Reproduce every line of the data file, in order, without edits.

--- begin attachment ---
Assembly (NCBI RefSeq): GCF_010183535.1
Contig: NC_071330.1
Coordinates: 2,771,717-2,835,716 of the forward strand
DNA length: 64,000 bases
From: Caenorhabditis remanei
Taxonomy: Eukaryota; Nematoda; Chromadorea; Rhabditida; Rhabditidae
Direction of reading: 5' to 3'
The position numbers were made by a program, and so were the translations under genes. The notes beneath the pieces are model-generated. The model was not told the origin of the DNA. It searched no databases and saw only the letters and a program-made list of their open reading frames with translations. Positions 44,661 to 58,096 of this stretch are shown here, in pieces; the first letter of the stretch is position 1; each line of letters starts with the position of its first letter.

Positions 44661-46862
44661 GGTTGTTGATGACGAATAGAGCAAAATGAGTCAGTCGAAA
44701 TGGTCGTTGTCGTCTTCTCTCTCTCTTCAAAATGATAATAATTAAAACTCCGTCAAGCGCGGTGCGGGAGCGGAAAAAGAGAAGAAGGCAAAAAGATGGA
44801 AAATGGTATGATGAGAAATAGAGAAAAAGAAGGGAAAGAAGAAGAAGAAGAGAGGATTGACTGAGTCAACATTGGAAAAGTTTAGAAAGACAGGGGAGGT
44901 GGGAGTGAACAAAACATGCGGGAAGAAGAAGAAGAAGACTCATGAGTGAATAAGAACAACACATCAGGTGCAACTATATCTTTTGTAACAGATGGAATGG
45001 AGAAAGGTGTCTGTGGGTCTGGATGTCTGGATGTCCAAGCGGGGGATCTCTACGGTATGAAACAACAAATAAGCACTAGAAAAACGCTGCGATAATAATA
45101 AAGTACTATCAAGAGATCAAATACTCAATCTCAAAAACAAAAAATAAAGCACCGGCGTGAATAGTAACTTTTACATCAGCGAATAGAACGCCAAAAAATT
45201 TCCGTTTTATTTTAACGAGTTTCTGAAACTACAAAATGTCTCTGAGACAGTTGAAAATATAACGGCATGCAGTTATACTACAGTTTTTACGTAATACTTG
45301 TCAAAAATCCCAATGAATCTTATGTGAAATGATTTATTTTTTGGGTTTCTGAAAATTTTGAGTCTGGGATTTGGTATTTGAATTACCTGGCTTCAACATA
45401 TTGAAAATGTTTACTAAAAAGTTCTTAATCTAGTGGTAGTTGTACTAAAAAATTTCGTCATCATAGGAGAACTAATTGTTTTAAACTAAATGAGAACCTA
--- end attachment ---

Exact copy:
Assembly (NCBI RefSeq): GCF_010183535.1
Contig: NC_071330.1
Coordinates: 2,771,717-2,835,716 of the forward strand
DNA length: 64,000 bases
From: Caenorhabditis remanei
Taxonomy: Eukaryota; Nematoda; Chromadorea; Rhabditida; Rhabditidae
Direction of reading: 5' to 3'
The position numbers were made by a program, and so were the translations under genes. The notes beneath the pieces are model-generated. The model was not told the origin of the DNA. It searched no databases and saw only the letters and a program-made list of their open reading frames with translations. Positions 44,661 to 58,096 of this stretch are shown here, in pieces; the first letter of the stretch is position 1; each line of letters starts with the position of its first letter.

Positions 44661-46862
44661 GGTTGTTGATGACGAATAGAGCAAAATGAGTCAGTCGAAA
44701 TGGTCGTTGTCGTCTTCTCTCTCTCTTCAAAATGATAATAATTAAAACTCCGTCAAGCGCGGTGCGGGAGCGGAAAAAGAGAAGAAGGCAAAAAGATGGA
44801 AAATGGTATGATGAGAAATAGAGAAAAAGAAGGGAAAGAAGAAGAAGAAGAGAGGATTGACTGAGTCAACATTGGAAAAGTTTAGAAAGACAGGGGAGGT
44901 GGGAGTGAACAAAACATGCGGGAAGAAGAAGAAGAAGACTCATGAGTGAATAAGAACAACACATCAGGTGCAACTATATCTTTTGTAACAGATGGAATGG
45001 AGAAAGGTGTCTGTGGGTCTGGATGTCTGGATGTCCAAGCGGGGGATCTCTACGGTATGAAACAACAAATAAGCACTAGAAAAACGCTGCGATAATAATA
45101 AAGTACTATCAAGAGATCAAATACTCAATCTCAAAAACAAAAAATAAAGCACCGGCGTGAATAGTAACTTTTACATCAGCGAATAGAACGCCAAAAAATT
45201 TCCGTTTTATTTTAACGAGTTTCTGAAACTACAAAATGTCTCTGAGACAGTTGAAAATATAACGGCATGCAGTTATACTACAGTTTTTACGTAATACTTG
45301 TCAAAAATCCCAATGAATCTTATGTGAAATGATTTATTTTTTGGGTTTCTGAAAATTTTGAGTCTGGGATTTGGTATTTGAATTACCTGGCTTCAACATA
45401 TTGAAAATGTTTACTAAAAAGTTCTTAATCTAGTGGTAGTTGTACTAAAAAATTTCGTCATCATAGGAGAACTAATTGTTTTAAACTAAATGAGAACCTA